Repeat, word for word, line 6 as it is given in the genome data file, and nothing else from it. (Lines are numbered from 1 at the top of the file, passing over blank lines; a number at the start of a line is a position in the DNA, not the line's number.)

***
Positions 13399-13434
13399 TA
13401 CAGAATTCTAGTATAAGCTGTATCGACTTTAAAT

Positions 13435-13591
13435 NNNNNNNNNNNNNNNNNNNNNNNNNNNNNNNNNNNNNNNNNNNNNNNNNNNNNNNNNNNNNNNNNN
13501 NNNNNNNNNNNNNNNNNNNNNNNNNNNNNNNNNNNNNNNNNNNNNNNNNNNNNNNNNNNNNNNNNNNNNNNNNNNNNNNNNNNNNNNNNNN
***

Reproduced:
13501 NNNNNNNNNNNNNNNNNNNNNNNNNNNNNNNNNNNNNNNNNNNNNNNNNNNNNNNNNNNNNNNNNNNNNNNNNNNNNNNNNNNNNNNNNNN